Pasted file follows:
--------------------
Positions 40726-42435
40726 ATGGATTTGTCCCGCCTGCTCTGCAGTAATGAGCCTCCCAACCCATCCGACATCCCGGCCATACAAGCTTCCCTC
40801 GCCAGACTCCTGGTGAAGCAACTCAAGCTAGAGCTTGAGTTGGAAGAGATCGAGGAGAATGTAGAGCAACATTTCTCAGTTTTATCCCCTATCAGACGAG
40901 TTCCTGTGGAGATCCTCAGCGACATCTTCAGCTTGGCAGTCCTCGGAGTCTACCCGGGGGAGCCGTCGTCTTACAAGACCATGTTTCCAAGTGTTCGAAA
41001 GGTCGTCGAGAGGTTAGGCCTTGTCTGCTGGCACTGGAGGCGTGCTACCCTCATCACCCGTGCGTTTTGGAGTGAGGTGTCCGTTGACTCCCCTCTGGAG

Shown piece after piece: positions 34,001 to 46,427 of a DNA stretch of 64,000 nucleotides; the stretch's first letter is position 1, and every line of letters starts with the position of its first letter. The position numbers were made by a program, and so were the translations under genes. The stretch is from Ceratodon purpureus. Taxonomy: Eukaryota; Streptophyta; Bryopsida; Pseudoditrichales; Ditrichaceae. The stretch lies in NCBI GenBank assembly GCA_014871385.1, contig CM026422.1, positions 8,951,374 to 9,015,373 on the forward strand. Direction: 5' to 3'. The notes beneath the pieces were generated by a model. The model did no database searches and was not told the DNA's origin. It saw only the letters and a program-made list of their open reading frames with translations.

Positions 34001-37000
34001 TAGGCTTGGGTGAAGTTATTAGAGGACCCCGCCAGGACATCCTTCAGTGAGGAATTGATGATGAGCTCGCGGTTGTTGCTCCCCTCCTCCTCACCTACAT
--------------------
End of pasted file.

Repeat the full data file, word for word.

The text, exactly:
Positions 40726-42435
40726 ATGGATTTGTCCCGCCTGCTCTGCAGTAATGAGCCTCCCAACCCATCCGACATCCCGGCCATACAAGCTTCCCTC
40801 GCCAGACTCCTGGTGAAGCAACTCAAGCTAGAGCTTGAGTTGGAAGAGATCGAGGAGAATGTAGAGCAACATTTCTCAGTTTTATCCCCTATCAGACGAG
40901 TTCCTGTGGAGATCCTCAGCGACATCTTCAGCTTGGCAGTCCTCGGAGTCTACCCGGGGGAGCCGTCGTCTTACAAGACCATGTTTCCAAGTGTTCGAAA
41001 GGTCGTCGAGAGGTTAGGCCTTGTCTGCTGGCACTGGAGGCGTGCTACCCTCATCACCCGTGCGTTTTGGAGTGAGGTGTCCGTTGACTCCCCTCTGGAG

Shown piece after piece: positions 34,001 to 46,427 of a DNA stretch of 64,000 nucleotides; the stretch's first letter is position 1, and every line of letters starts with the position of its first letter. The position numbers were made by a program, and so were the translations under genes. The stretch is from Ceratodon purpureus. Taxonomy: Eukaryota; Streptophyta; Bryopsida; Pseudoditrichales; Ditrichaceae. The stretch lies in NCBI GenBank assembly GCA_014871385.1, contig CM026422.1, positions 8,951,374 to 9,015,373 on the forward strand. Direction: 5' to 3'. The notes beneath the pieces were generated by a model. The model did no database searches and was not told the DNA's origin. It saw only the letters and a program-made list of their open reading frames with translations.

Positions 34001-37000
34001 TAGGCTTGGGTGAAGTTATTAGAGGACCCCGCCAGGACATCCTTCAGTGAGGAATTGATGATGAGCTCGCGGTTGTTGCTCCCCTCCTCCTCACCTACAT